Artigo em Inglês | MEDLINE | ID: mdl-25058940

RESUMO

Fluorescent carbon nanoparticles (F-CNPs) as a new kind of fluorescent nanoparticles, have recently attracted considerable research interest in a wide range of applications due to their low-cost and good biocompatibility. The fluorescent detection of metal ions is one of the most important applications. In this review, we first present the general detection mechanism of F-CNPs for the fluorescent detection of metal ions, including fluorescence turn-off, fluorescence turn-on, fluorescence resonance energy transfer (FRET) and ratiometric response. We then focus on the recent advances of F-CNPs in the fluorescent detection of metal ions, including Hg(2+), Cu(2+), Fe(3+), and other metal ions. Further, we discuss the research trends and future prospects of F-CNPs. We envision that more novel F-CNPs-based nanosensors with more accuracy and robustness will be widely used to assay and remove various metal ions, and there will be more practical applications in coming years.


Assuntos
Técnicas Biossensoriais , Cobre/isolamento & purificação , Íons/isolamento & purificação , Ferro/isolamento & purificação , Mercúrio/isolamento & purificação , Carbono/química , Cobre/química , Fluorescência , Transferência Ressonante de Energia de Fluorescência , Íons/química , Ferro/química , Mercúrio/química , Nanopartículas/química , Água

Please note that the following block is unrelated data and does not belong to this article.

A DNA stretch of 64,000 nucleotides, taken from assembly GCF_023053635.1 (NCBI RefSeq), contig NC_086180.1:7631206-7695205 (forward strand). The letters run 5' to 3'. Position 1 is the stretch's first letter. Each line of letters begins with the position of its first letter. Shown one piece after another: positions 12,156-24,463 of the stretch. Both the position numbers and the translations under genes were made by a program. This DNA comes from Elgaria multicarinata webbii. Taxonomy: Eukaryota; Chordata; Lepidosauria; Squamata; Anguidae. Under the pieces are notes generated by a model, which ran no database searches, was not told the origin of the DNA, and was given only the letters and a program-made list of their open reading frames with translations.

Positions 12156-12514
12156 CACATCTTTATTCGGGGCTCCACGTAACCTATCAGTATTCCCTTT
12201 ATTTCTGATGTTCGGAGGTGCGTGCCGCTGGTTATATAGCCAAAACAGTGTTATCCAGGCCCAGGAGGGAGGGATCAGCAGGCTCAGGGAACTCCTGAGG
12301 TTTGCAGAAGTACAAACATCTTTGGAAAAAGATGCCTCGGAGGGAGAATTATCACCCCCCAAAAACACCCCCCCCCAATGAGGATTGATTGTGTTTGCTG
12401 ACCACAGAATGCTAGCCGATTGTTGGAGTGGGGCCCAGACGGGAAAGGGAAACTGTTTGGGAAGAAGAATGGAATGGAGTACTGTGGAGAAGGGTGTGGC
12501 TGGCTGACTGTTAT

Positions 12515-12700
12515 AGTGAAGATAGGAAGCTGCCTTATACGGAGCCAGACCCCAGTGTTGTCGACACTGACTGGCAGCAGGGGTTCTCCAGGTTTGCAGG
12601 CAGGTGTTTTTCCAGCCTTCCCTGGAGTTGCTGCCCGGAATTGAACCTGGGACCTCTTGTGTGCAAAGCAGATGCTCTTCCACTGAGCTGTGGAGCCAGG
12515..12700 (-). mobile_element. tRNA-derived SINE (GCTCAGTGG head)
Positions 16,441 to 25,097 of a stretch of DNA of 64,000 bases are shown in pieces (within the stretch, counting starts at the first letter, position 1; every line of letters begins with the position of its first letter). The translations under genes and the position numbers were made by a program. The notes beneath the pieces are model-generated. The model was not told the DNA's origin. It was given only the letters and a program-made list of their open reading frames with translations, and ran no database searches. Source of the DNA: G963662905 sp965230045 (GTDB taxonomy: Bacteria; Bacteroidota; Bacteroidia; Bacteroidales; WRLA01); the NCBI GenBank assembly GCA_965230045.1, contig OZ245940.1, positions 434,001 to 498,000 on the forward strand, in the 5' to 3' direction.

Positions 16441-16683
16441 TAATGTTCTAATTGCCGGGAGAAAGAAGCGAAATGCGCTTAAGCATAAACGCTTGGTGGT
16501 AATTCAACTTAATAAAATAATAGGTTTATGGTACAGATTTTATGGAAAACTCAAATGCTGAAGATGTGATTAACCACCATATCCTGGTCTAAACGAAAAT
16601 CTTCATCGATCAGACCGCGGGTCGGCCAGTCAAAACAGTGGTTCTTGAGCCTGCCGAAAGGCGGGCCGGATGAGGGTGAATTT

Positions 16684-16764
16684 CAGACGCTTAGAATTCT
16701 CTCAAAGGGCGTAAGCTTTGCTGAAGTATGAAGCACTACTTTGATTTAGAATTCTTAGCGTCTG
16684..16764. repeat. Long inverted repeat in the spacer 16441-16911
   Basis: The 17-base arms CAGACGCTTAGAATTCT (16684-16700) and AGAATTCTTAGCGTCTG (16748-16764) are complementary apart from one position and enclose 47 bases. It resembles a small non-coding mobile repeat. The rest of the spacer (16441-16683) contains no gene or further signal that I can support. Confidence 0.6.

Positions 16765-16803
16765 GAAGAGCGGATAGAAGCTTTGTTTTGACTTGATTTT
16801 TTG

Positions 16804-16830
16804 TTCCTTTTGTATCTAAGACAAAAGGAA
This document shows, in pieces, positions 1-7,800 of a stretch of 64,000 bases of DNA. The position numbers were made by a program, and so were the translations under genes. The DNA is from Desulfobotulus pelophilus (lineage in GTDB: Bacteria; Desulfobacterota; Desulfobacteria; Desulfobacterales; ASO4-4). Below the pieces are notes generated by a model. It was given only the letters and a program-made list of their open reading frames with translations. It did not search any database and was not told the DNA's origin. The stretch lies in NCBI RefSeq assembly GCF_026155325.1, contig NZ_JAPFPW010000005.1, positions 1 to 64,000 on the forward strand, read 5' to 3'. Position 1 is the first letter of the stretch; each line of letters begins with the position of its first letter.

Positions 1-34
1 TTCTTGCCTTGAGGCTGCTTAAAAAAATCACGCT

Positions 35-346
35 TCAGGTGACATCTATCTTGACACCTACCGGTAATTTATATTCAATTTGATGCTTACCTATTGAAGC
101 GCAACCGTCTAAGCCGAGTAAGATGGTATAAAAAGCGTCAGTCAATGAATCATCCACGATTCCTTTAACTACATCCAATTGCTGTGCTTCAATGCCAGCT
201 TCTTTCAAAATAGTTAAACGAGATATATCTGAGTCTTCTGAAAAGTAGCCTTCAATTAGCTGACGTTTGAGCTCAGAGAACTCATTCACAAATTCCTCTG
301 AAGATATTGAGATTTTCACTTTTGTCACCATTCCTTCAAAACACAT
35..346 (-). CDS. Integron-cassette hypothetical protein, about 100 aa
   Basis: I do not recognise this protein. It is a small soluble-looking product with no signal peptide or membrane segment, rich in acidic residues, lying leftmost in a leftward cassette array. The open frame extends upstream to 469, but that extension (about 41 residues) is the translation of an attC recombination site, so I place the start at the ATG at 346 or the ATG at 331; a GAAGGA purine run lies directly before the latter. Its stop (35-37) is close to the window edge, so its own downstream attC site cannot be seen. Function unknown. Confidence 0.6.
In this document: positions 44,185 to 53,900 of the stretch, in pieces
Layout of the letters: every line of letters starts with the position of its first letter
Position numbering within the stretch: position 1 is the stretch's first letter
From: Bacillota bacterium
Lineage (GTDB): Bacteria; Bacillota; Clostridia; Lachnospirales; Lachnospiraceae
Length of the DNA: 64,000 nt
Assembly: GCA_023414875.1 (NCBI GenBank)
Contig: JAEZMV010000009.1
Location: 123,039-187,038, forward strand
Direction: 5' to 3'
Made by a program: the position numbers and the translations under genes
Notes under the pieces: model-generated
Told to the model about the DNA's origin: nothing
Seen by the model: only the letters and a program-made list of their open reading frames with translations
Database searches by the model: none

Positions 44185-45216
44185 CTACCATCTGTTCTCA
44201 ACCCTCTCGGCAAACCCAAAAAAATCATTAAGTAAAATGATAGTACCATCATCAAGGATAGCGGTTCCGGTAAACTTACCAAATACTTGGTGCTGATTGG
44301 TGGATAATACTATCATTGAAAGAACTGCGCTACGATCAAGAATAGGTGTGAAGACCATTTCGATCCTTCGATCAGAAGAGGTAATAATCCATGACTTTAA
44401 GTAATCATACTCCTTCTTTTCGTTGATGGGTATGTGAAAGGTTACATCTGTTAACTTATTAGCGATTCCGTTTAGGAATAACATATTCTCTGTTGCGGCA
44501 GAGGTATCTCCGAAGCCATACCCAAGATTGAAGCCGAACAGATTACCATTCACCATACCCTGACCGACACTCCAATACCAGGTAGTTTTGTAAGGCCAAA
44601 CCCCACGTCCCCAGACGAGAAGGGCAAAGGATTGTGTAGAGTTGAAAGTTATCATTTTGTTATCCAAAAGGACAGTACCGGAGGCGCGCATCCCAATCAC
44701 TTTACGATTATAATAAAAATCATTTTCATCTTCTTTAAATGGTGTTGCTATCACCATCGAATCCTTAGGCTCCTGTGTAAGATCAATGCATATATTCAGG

20.
J Am Chem Soc ; 136(30): 10632-9, 2014 Jul 30.
Artigo em Inglês | MEDLINE | ID: mdl-25029360

RESUMO

Interfacial hole transfer between n-SrTiO3 and OH(-) was investigated by surface sensitive transient optical spectroscopy of an in situ photoelectrochemical cell during water oxidation. The kinetics reveal a single rate constant with an exponential dependence on the surface hole potential, spanning time scales from 3 ns to 8 ps over a ≈1 V increase. A voltage- and laser illumination-induced process moves the valence band edge at the n-type semiconductor/water interface to continuously change the surface hole potential. This single step of the water oxidation reaction is assigned to the first hole transfer h(+) + OH(-) → OH(•). The kinetics quantify how much a change in the free energy difference driving this first hole transfer reduces the activation barrier. They are also used to extrapolate the kinetic rate due to the activation barrier when that free energy difference is zero, or the Nernstian potential. This is the first time transient spectroscopy has enabled the separation of the first hole transfer from the full four hole transfer cycle and a direct determination of these two quantities. The Nernstian potential for OH(-)/OH(•) is also suggested, in rough agreement with gas-phase studies. The observation of a distinct, much longer time scale upon picosecond hole transfer to OH(-) suggests that a dominant, more stable intermediate of the water oxidation reaction, possibly a surface bound oxo, may result.